Community engagement is key to how this project will co-produce knowledge about the patterns of inclusion and exclusion of marginalised urban communities in service provision. Co-production explicitly acknowledges that it is the collaboration between researchers and individuals/communities that produces the data and evidence generated through the research process.
This project, which takes an action-research approach, is grounded in participatory methodologies and human rights. Researchers and urban community members will co-design interventions in specific infrastructure services that meet the needs of the urban communities themselves. Through interviews with residents and focus-group discussions, researchers will work collaboratively with local residents and organisations to co-produce knowledge that supports greater inclusion in service provision.
Interviews with residents, which follow the initial survey, will be designed as open dialogues around a core set of issues. A key outcome of the interview process will be the generation of knowledge regarding inclusion and exclusion in relation to service provision. Different ‘tellings’ of individual stories and lived experience may emerge when residents have different audiences, initially that of the researcher, but ultimately wider stakeholders. The narrative path that interviewees take the researchers on can be paths rarely taken, possibly new paths formed through the process of the co-constructed interview.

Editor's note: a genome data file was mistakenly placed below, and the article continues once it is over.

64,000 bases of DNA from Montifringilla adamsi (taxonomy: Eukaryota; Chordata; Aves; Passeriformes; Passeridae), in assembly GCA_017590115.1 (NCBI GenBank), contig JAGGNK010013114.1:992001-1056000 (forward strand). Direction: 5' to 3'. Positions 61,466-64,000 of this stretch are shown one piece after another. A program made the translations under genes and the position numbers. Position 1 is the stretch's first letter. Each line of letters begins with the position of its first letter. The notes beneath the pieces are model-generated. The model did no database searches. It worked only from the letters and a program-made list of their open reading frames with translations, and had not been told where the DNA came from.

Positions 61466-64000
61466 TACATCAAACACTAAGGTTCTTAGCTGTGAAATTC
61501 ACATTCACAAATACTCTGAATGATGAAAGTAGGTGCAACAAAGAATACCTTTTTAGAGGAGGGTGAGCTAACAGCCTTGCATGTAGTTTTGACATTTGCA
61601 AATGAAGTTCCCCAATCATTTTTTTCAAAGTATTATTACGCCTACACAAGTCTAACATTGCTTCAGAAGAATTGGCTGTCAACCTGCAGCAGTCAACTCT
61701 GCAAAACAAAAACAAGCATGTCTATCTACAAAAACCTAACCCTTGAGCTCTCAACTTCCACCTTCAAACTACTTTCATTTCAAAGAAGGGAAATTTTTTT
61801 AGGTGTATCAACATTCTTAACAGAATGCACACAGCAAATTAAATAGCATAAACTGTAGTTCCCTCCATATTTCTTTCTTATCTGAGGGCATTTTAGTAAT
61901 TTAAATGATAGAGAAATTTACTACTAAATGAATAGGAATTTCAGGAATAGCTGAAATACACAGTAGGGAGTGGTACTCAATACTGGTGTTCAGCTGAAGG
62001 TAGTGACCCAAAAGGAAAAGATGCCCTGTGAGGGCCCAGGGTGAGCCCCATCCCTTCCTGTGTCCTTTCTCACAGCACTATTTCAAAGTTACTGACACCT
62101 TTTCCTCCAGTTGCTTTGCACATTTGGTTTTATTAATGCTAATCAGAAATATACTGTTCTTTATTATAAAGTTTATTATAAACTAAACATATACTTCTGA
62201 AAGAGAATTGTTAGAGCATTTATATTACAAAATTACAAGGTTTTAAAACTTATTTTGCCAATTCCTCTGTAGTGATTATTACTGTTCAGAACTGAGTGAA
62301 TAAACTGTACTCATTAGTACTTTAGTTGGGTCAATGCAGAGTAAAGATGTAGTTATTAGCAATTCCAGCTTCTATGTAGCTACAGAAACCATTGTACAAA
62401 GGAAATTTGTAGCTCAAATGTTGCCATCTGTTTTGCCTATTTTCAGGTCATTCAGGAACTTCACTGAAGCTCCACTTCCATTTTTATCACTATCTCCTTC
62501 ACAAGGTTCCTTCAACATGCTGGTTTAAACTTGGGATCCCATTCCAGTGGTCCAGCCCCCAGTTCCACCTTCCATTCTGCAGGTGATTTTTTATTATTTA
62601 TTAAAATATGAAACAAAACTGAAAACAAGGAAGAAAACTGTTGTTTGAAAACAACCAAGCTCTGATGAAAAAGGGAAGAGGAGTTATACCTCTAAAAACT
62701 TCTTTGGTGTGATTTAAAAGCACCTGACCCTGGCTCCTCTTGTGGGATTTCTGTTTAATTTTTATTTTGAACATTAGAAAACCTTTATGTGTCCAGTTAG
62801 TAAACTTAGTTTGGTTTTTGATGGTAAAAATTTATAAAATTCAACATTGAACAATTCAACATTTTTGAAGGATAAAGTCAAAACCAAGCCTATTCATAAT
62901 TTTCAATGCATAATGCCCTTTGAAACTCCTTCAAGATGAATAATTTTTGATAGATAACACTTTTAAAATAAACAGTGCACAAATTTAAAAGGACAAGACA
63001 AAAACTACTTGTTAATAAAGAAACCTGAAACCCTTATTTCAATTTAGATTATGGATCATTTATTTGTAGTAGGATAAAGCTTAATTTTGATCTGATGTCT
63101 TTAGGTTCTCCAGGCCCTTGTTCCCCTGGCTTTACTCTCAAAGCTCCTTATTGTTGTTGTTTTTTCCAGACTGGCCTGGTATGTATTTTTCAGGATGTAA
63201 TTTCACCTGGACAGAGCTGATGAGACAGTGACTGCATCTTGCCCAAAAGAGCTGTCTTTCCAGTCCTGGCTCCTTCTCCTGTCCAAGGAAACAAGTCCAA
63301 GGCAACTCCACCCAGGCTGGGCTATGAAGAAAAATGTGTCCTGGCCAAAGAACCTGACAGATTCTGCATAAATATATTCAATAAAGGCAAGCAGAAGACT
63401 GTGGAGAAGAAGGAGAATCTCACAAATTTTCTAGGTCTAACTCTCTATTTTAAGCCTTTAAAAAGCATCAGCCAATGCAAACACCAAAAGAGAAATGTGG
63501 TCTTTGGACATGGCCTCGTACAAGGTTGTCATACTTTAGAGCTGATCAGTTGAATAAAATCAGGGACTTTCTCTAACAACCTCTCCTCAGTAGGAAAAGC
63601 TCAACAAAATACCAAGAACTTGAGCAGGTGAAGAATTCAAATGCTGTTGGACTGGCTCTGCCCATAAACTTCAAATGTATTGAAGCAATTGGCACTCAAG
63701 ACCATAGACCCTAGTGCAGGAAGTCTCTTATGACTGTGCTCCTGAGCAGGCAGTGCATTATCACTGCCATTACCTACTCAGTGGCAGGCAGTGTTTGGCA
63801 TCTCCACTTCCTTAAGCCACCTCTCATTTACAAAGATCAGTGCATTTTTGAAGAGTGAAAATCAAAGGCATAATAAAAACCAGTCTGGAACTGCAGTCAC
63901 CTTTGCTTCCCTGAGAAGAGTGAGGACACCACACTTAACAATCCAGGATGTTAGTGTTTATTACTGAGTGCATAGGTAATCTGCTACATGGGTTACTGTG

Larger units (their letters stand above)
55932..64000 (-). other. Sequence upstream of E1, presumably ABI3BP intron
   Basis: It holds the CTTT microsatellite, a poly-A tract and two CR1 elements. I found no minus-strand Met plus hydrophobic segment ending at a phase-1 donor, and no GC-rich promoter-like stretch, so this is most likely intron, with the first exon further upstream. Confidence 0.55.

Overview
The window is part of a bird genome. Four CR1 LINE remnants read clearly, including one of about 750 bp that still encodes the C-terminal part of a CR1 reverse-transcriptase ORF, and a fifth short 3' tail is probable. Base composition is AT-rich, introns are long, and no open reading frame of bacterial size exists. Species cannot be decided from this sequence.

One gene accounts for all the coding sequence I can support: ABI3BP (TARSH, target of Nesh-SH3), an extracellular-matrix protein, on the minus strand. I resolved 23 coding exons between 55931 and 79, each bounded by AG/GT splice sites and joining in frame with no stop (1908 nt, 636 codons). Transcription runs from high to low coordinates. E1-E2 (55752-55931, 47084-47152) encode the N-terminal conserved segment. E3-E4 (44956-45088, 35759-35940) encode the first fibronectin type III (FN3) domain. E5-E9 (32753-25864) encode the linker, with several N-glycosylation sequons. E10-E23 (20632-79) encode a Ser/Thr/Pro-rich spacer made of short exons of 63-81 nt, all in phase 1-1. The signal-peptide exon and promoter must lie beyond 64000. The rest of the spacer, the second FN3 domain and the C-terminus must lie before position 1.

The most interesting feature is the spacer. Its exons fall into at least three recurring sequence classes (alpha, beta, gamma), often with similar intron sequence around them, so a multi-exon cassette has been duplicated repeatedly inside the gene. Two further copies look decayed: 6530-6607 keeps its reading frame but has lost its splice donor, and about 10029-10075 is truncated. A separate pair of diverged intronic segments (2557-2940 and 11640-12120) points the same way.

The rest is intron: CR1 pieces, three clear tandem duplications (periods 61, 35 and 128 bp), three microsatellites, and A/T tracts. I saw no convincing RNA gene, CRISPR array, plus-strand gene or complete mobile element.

Focus groups discussions between marginalised urban residents are dialogues facilitated by researchers. A key outcome of the focus group discussions is for meanings, interpretations and understandings to emerge, with members of the community leading each other down narrative paths that are beyond the knowledge of the researcher. Adding to the rich outcomes of focus groups are the different perspectives of community members, the possibility of disagreement and different positions about the same issues coming from grounded experiences. Importantly, focus group discussions may lead to members of the communities learning new things about each other, prompting new ideas and understandings, as well as localised action to improve access to service infrastructure.